1750-1824; b. London; dg. John Lee (d.1781), actor at London and Bath who adapted
Shakespeare harmfully; sis. of Harriet Lee, novelist; Drury Lane (1747-49), moving to Covent Garden; her mother died early; looked after her younger siblings; wrote The Chapter of Accidents (1780), a three-act opera; rejected by Covent Garden; eventually accepted by Colman the Elder at Haymarket Theatre; extended it to five-acts; staged successfully 5 Aug. 1780; opened school for young ladies at Belvedere House, Bath, on death of father (1781), 1781-1803; lived there with sisters Anne and Harriet; educ. Cecilia, dg. of Mrs Siddons; issued The Recess, or a Tale of Other Times (Cadell 1783-85), a ‘historical tale set in reign of Elizabeth I, partly in Ireland and Jamaica and a concerning twin daughters of Mary Queen of Scots; praised by R. B. Sheridan, Elizabeth Linley, and Ann Ward (Mrs Radcliffe); issued a ballad The Hermits Tale (1787) also a blank verse tragedy, Almeyda, Queen of Granada (20 April 1796, Drury Lane), a blank verse tragedy ded. to Siddons who appeared in the title role with her brs. Charles and John Philip Kemble in the cast; ran only four nights; with Harriet, contrib. The Young Ladys Tale and The Clergymans Tale to the Canterbury Tales (1797-1805); received visits from William Godwin, seeking hand of Harriet, March 1798; acquainted with General Pasquale Paoli, the Corsican leader, Mrs Piozzi and Sir Thomas Lawrence, et al.; issued The Life of a Lover, 6 vols. (1804); also a comedy, The Assignation 28 Jan. 1807, Drury Lane); issued Ormond; or the Debauchee, 3 vols. (1810); settled nr. Tintern Abbey and afterwards at Clifton, nr. Bristol; d. 13 March; bur. Clifton Church. ODNB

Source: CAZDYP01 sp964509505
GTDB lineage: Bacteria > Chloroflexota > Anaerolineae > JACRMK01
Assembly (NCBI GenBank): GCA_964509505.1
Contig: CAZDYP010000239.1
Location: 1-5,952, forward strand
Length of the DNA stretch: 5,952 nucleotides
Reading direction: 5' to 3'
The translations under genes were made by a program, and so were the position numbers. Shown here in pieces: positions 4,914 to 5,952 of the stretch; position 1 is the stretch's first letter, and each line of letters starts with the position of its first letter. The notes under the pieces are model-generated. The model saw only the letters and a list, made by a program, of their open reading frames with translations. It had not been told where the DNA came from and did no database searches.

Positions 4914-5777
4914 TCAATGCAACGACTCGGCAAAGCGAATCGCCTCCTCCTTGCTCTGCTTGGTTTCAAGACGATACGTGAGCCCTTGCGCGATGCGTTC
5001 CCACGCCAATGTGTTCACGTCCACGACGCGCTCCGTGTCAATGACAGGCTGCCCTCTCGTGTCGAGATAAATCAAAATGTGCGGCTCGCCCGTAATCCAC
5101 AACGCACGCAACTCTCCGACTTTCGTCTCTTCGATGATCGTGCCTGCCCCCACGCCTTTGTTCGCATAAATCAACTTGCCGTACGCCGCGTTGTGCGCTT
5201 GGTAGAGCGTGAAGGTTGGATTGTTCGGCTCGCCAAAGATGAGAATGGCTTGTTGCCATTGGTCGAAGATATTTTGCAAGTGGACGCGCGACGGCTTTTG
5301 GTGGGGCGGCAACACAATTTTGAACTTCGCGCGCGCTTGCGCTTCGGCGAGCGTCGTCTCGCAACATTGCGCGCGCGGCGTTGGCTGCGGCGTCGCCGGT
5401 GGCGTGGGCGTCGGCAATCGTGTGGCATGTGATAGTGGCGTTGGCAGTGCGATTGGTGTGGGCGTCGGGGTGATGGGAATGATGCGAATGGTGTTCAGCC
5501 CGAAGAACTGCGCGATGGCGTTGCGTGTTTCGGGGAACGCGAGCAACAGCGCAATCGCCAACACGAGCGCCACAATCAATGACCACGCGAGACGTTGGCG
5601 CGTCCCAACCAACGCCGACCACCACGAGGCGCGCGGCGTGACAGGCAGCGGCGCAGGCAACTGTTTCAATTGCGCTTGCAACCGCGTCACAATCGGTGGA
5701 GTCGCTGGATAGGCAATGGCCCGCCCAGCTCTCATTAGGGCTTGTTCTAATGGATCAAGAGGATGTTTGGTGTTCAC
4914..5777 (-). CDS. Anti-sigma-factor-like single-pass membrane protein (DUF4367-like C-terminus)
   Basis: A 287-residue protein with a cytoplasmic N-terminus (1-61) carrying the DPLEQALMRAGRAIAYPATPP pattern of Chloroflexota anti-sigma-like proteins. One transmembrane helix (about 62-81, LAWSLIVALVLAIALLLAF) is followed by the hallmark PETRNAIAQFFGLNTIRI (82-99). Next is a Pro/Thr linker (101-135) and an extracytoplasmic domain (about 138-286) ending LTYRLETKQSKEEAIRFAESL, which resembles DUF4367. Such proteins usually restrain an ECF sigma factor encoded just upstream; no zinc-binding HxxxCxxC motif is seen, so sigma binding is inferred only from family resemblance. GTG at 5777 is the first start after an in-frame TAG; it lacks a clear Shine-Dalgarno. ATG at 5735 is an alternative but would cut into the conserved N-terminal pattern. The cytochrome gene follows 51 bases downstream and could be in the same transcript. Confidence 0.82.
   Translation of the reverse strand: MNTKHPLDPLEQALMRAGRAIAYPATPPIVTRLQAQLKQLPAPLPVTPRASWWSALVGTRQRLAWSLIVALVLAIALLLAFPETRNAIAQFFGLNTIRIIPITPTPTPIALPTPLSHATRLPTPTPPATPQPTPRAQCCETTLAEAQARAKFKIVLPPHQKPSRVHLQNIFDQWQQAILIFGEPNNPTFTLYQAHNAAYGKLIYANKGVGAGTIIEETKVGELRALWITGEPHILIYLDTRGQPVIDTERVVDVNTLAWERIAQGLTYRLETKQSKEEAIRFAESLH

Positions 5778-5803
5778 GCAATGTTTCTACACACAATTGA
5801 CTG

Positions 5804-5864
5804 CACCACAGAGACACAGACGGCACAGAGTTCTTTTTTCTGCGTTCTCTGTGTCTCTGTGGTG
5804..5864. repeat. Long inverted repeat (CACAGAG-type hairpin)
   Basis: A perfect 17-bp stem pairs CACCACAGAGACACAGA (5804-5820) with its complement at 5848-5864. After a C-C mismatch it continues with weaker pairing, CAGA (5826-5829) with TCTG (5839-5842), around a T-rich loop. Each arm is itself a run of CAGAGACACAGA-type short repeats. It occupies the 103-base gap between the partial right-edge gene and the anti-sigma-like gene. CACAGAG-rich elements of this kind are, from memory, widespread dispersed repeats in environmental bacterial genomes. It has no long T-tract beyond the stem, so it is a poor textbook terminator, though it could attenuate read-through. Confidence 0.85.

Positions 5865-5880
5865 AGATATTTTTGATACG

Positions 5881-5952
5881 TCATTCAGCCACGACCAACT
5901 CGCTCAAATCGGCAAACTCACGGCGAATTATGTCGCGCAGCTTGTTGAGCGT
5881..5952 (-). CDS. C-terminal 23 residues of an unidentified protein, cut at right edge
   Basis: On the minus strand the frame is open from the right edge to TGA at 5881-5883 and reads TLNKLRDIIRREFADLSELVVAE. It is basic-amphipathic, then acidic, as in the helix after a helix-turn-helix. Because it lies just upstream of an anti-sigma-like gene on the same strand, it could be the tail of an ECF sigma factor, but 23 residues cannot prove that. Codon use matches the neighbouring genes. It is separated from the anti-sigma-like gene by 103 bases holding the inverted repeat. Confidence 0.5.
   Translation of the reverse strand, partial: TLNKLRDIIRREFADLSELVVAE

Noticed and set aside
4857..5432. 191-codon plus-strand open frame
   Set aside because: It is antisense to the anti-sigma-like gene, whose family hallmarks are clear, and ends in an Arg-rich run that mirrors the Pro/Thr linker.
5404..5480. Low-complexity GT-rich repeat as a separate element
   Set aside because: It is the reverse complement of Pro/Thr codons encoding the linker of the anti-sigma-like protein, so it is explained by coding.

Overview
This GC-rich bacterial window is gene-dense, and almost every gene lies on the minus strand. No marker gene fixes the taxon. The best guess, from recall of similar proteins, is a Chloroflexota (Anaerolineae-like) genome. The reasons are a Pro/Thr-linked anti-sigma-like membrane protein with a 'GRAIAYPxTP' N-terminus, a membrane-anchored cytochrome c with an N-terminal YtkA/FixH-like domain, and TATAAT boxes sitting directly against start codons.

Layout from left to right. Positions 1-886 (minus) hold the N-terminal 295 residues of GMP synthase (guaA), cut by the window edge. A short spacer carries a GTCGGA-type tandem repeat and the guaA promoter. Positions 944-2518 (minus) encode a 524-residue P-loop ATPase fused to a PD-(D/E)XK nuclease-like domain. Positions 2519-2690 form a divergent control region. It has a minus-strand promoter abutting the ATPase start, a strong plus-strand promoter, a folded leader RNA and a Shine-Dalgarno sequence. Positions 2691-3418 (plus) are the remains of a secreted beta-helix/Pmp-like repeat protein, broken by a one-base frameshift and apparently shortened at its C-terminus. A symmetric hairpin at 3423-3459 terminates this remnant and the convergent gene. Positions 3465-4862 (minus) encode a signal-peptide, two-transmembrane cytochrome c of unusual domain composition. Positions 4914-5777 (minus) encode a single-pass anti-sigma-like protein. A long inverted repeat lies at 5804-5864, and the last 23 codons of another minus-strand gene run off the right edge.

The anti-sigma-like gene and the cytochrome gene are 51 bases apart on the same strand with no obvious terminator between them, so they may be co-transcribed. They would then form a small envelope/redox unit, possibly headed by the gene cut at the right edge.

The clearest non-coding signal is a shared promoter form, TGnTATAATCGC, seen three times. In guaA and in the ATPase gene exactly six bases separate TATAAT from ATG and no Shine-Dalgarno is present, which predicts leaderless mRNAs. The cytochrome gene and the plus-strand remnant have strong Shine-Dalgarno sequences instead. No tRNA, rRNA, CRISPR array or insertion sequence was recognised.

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Megan Lynn Isaac, Sophia Lee and the Gothic of Female Community, in Studies in the Novel, 28, 2 (1996), pp.200-18; see also James es Boaden, Memoirs of Mrs Siddons, 2 vols. (London: Moxon 1839).
There is a webpage devoted to Sophia Lee at Universita degli Studi di Parma [link].
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Siobhán Kilfeather, Origins of Female Gothic, in Bullán: An Irish Studies
Journal, 1, 2 (Autumn 1994), pp.35-45, characterising The Recess as a
novel that uses Ireland and Jamaica as the sites of perverse sexuality
and rebellion. (p.41.)